I realize that the US doesn’t have the same market penetration as, say, Europe. But we also do not have the exposure. With 3 races in North America, for the majority of people these are still too far to be a viable trip.
Do I want purpose built tracks? Hell yea Do I care where they are? Hell no! Do I really want a street race in Miami? Hell yea! I live here. Lol But honestly let’s get to the point why they choose Miami and their need for it. F1 Goal for the US. – Increase fanbase 1) Get celebrities to go to races 3) People follow celebrities (Instagram, Twitter, etc) 4) Celebrities love Miami 5) Get celebrities there, fans of the celebrities go there or at least follow their actions and see F1. 6) Convert some to F1 fans, some casual… Read more »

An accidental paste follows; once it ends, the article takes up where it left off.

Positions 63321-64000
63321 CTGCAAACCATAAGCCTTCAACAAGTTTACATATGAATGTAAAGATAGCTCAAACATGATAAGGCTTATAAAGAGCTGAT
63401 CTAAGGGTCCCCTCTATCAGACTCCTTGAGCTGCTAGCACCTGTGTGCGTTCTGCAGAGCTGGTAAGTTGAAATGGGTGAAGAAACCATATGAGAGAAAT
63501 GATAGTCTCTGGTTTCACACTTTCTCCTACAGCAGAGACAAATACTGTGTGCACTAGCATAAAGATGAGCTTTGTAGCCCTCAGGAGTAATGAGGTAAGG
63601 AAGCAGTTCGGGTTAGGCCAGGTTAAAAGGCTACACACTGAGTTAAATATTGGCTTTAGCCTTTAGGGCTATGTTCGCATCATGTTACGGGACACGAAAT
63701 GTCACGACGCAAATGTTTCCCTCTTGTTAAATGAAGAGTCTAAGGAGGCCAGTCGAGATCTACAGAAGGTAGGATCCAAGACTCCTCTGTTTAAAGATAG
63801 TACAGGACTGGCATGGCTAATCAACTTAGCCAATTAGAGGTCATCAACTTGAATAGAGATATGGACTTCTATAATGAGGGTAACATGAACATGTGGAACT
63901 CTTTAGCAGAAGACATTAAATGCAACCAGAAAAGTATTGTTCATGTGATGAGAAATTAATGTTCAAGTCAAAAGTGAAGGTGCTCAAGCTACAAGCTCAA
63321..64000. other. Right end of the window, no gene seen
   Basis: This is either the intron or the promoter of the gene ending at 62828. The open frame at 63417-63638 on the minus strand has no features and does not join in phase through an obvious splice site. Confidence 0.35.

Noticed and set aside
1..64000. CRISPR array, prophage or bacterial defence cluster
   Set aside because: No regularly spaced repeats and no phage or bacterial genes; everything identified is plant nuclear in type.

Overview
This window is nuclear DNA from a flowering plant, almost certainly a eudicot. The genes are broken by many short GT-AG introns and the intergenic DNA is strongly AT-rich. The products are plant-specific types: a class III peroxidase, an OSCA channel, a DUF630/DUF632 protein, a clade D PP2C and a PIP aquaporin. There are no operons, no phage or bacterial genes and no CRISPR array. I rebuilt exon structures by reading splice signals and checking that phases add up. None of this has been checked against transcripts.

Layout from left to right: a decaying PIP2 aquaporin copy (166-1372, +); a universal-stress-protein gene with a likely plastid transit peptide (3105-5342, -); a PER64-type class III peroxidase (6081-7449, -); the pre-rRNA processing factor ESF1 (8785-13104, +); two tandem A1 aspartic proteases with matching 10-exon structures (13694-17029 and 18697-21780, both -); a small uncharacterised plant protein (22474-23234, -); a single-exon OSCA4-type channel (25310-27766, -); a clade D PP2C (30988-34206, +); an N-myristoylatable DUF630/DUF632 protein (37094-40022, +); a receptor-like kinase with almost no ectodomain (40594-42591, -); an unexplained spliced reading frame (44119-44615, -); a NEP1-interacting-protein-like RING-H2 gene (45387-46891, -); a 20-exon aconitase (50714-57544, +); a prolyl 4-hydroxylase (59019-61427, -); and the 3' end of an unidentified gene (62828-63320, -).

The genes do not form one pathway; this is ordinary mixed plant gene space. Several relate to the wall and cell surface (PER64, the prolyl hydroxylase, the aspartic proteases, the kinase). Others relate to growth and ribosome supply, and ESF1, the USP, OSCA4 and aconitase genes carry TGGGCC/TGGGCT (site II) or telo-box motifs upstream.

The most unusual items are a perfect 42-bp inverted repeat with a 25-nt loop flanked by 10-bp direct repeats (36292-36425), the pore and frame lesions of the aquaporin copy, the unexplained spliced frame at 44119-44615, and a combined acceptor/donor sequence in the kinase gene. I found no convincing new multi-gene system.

If you want to talk dilution, I say the real problem is there are too many races! If I miss a race, I don’t care, there are twenty more to choose from! If my favorite British driver gets nailed in the first lap, so what? I just switch off and wait till the next race when he can do good again. I know I sound absurd, but you can have too much of a good thing. These races mean less and less every year because there are so many of them. You aren’t as emotionally invested in these events because… Read more »
COTA was already diluted. Ray Charles could see that. Bobby is simply postering for a better deal with LM. When’s the last time you sat in the turn 11 grandstands??